The Siberian, Russia’s native forest cat, first appeared in recorded history about the year 1000 and is unique to Siberia’s harsh climate. Nature built this cat to live, with no extremes in type. The Siberian cat is a medium to large, triple-coated cat with surprising heaviness for its size. With a lovely facial expression, the whole appearance should be one of strength, presence, and alertness. The breed matures exceptionally slowly, taking up to 5 years.
Siberians are friendly cats with lots of personality and fun. They are easy to handle, and Siberians are known to have a love with water, frequently dropping toys into their water bowls or inspecting baths before they are dry. Siberians appear to be exceptionally bright, with the ability to problem-solve in order to obtain what they desire.
They are incredibly agile and exceptional jumpers, capable of leaping tall bookcases in a single bound despite their size. Siberians are extremely people-oriented and require close proximity to their owners. When you get home, they’ll greet you at the door, tell you about their day, and want to hear about yours.
Siberians are communicative, although not as chatty as Oriental breeds; they express themselves through gentle meows, trills, chirps, and lots of motorboat-style purring. Musculature is strong and robust. Another favorite pastime is bringing a toy to throw over and over again. They enjoy all kinds of toys and will construct a toy out of almost anything. Nature programs with chirping birds or squeaking mice will send your Siberians racing; they’ll place their soft paws on the screen and try to grab the fluttering images.
This breed is new to North America, however it is not new to the rest of the world. Longhaired Russian cats have existed for hundreds of years. It is unknown when and how longhaired cats came in Siberia, but the breed is thought to have arrived with Russian emigration. Some Siberian fanciers believe that Russians fleeing (or being deported) to Siberia brought their cats with them.
Long hair appears to have evolved in three distinct areas: Russia, Persia (Iran), and Asia Minor (Turkey). However, it is probable that the longtresses mutation happened in Russia and that Russian Longhairs traveled from Russia into Turkey, where they crossed with local cats to form the Angora, and into Persia, where they crossed with native cats to create the Persian. If this is the case, all longhairs are descended from the Russian Longhair.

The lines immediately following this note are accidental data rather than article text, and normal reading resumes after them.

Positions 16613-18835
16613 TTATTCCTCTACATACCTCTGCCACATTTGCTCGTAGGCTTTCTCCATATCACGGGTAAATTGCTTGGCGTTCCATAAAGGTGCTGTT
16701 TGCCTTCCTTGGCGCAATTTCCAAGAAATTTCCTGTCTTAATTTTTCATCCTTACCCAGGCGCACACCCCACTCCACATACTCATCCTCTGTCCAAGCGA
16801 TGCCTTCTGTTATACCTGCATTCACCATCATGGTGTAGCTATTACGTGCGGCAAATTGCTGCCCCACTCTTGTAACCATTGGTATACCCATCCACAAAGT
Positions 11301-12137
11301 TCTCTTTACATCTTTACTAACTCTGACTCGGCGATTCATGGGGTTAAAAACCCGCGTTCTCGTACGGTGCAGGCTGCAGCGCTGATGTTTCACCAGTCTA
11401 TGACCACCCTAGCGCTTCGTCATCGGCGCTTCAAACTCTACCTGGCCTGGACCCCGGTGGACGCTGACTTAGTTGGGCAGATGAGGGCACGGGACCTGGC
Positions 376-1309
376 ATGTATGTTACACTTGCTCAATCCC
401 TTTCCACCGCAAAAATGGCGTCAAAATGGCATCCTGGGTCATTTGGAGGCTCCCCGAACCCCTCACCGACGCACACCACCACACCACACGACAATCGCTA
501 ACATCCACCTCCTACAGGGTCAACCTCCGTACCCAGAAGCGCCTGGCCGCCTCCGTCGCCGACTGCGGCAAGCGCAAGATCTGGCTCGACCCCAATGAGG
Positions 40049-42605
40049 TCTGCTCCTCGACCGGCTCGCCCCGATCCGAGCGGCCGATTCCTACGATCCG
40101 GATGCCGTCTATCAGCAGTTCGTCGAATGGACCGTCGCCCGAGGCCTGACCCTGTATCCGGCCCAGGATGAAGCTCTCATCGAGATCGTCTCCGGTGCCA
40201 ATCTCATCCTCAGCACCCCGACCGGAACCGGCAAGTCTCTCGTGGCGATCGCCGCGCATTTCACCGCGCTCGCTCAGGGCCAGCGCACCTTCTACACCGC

Domestic cats’ long fur looks to be an adaptation to cold, and it’s certainly chilly in Siberia. Because of the harsh conditions, these cats evolved or gained longer hair, all-weather coats, and larger, stockier bodies through mating with the native cats. The cats survived and evolved into a sturdy, longhaired breed capable of withstanding the harsh environment of the region.
According to Russian legend, Siberian cats previously weighed up to 45 pounds and guarded their human companions and families. The varieties of longhaired cats that existed in his time, and were presented in his famous contemporary cat show in July 1871 at the Crystal Palace in London, were the Russian, Angora, Persian, and Indian, according to Harrison Weir’s 1889 book, Our Cats and All About Them.
Weir, renowned as “the Father of the Cat Fancy,” said that the Russian Longhair varies from Angoras and Persians in several aspects, including its greater size, longer mane, large conspicuous bright orange eyes, and long, dense, woolly textured coat, including a thickly covered tail. The Russian longhairs who shared the spotlight at the show, on the other hand, may or may not have been Siberians, as no records of these cats were kept in Russia at the time.
Because of housing and food shortages, the authorities of the former Soviet Union forbade its inhabitants from owning home pets until the 1980s. House pet prohibitions were relaxed in 1987, and breeders and fanciers formed cat organizations and began collecting breeding records. The first Russian cat show was held in Moscow in 1988.